Regeneration of canals and rivers can improve community health

The regeneration of canals and rivers in cities around the world can positively impact health and health inequalities – leading to a decrease in mortality rates in surrounding areas, according to new research.

In a global first, the study led by GCU’s Professor Sebastien Chastin in partnership with Scottish Canals and facilitated by The Data Lab, revealed mortality rates are lower in urban areas close to canals that have undergone major transformation and regeneration compared to areas further away. The research was carried out by GCU’s Dr Zoe Tieges.

The research, which looked at the impact of regeneration along the Forth & Clyde Canal in North Glasgow – one of Europe’s most deprived areas – highlights the significant physical and mental wellbeing benefits that can be achieved from investing in regenerating urban waterways globally.
Professor of Health Behaviour Dynamics Sebastien Chastin said: “The world is becoming increasingly urban and this poses serious challenges, not only for our health but also the climate. Most cities in the world are built around water whether this is canals, rivers or coasts and these blue spaces are underused assets for public health.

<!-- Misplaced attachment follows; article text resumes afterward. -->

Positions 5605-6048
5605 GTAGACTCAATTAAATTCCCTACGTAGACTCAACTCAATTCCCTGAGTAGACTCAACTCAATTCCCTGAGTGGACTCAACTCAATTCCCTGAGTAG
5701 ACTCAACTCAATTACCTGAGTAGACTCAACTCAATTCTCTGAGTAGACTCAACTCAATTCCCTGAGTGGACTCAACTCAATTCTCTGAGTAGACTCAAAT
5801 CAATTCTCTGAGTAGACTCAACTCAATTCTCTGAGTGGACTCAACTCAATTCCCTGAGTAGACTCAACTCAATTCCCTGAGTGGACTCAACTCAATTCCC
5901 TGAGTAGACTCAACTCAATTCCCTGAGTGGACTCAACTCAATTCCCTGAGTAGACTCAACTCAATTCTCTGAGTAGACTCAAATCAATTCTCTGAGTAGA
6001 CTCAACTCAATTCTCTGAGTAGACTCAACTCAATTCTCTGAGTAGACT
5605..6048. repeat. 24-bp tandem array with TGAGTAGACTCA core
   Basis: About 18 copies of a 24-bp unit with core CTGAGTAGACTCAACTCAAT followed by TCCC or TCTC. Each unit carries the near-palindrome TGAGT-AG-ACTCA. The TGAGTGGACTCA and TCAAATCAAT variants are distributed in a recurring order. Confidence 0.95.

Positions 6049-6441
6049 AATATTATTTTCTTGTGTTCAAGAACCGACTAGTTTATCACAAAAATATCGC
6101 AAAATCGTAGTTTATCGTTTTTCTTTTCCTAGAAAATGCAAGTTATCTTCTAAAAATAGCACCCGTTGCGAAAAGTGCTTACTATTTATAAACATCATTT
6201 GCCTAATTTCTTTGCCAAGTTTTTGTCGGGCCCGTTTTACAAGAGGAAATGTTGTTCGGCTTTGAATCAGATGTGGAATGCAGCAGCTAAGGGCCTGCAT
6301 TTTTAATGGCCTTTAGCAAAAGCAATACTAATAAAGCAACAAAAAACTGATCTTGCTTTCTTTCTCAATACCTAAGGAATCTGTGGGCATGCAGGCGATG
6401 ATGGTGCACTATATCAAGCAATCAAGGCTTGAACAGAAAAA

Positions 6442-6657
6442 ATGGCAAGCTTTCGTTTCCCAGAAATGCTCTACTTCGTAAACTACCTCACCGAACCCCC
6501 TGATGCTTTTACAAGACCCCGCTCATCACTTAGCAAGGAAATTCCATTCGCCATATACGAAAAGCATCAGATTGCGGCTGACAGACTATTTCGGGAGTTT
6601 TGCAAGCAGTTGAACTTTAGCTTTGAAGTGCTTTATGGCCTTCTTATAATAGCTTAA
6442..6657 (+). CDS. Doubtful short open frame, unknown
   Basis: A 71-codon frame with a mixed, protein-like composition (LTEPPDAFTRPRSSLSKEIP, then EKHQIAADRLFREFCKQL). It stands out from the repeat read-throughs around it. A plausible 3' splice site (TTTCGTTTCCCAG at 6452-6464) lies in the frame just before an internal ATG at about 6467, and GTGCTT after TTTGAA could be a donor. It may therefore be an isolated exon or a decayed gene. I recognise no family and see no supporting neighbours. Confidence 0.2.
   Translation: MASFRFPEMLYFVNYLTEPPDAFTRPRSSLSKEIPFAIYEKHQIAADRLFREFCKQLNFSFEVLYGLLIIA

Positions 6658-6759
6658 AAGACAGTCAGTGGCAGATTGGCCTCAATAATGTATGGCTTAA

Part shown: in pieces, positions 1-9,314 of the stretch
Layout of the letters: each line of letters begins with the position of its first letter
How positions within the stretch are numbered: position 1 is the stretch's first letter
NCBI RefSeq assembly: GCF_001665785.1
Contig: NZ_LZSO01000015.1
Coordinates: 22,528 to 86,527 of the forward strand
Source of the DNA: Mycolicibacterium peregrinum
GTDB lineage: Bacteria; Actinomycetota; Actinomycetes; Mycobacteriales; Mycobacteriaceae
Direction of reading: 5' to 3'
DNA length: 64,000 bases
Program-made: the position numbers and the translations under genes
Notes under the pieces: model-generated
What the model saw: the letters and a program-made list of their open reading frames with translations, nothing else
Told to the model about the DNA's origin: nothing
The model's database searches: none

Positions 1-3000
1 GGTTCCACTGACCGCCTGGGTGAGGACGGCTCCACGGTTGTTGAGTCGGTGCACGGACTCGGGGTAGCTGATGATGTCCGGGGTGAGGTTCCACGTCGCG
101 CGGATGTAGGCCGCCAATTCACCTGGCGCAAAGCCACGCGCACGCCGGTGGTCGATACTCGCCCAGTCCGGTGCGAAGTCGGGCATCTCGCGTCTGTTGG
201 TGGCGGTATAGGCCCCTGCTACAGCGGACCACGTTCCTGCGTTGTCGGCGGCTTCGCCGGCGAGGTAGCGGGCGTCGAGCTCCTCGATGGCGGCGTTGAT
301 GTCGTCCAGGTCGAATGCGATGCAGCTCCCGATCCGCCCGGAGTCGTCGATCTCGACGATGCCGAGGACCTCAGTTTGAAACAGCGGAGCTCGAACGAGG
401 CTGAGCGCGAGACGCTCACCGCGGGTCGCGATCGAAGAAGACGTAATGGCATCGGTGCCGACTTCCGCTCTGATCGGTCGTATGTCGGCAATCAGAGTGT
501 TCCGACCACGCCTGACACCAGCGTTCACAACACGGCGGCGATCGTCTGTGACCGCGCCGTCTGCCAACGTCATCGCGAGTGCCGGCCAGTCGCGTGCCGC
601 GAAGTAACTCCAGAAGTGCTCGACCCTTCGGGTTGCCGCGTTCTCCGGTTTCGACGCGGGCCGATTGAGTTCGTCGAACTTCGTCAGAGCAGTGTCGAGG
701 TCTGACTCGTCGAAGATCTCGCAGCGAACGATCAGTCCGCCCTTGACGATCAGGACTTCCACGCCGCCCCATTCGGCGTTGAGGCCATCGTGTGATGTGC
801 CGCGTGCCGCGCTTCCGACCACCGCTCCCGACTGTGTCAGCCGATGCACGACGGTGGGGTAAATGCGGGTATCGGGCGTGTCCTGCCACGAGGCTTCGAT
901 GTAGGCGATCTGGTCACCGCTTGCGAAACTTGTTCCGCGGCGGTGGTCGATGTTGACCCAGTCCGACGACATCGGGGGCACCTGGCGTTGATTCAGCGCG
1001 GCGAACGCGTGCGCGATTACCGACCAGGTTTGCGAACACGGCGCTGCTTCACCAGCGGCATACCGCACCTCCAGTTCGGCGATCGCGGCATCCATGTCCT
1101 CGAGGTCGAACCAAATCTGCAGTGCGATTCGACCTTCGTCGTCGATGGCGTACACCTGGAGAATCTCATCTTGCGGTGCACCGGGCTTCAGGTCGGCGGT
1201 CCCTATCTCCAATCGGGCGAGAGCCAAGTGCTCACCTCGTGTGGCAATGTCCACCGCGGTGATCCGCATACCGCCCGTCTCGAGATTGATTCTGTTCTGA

“Our research focused on North Glasgow as this is one of the areas in Europe with a unique concentration of health issues and health inequalities. Furthermore, 18 years ago the waterways around Glasgow were entirely derelict and so we were able to track their effect on local people, from full disuse to full regeneration over almost two decades.

“This study demonstrates that urban blue spaces when they are developed, invested in and properly managed can have a substantial impact on population health around the world as the model is replicable in most cities elsewhere.”

Joe FitzPatrick, Minister for Public Health, Sport and Wellbeing said: “Access to outdoor space for recreation and physical activity is essential for our health and wellbeing. Scotland’s canals are a great asset and I welcome this research from Glasgow Caledonian University that suggests that canal regeneration in North Glasgow has been associated with a positive impact on health, health inequalities and a long-term reduction in mortality rates for communities living nearby.”
The Data Lab, Scotland’s Innovation Centre for Data and AI, funded the research project which was built on a longstanding relationship between the University and Scottish Canals.
Placing a focus on the Forth and Clyde Canal located in North Glasgow, the study analysed the effects of living within close proximity to the canal on mortality rates from 2001 to 2017.

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